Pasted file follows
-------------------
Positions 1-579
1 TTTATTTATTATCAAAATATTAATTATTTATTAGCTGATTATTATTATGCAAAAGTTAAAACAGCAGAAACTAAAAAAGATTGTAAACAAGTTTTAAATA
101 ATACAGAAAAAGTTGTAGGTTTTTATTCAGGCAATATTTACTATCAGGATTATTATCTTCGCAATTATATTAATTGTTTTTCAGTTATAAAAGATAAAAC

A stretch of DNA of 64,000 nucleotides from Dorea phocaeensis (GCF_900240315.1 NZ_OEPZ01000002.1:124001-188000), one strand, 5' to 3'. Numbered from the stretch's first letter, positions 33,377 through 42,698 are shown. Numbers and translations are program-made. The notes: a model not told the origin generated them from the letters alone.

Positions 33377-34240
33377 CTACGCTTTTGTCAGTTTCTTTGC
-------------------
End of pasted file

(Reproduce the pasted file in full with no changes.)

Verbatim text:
Positions 1-579
1 TTTATTTATTATCAAAATATTAATTATTTATTAGCTGATTATTATTATGCAAAAGTTAAAACAGCAGAAACTAAAAAAGATTGTAAACAAGTTTTAAATA
101 ATACAGAAAAAGTTGTAGGTTTTTATTCAGGCAATATTTACTATCAGGATTATTATCTTCGCAATTATATTAATTGTTTTTCAGTTATAAAAGATAAAAC

A stretch of DNA of 64,000 nucleotides from Dorea phocaeensis (GCF_900240315.1 NZ_OEPZ01000002.1:124001-188000), one strand, 5' to 3'. Numbered from the stretch's first letter, positions 33,377 through 42,698 are shown. Numbers and translations are program-made. The notes: a model not told the origin generated them from the letters alone.

Positions 33377-34240
33377 CTACGCTTTTGTCAGTTTCTTTGC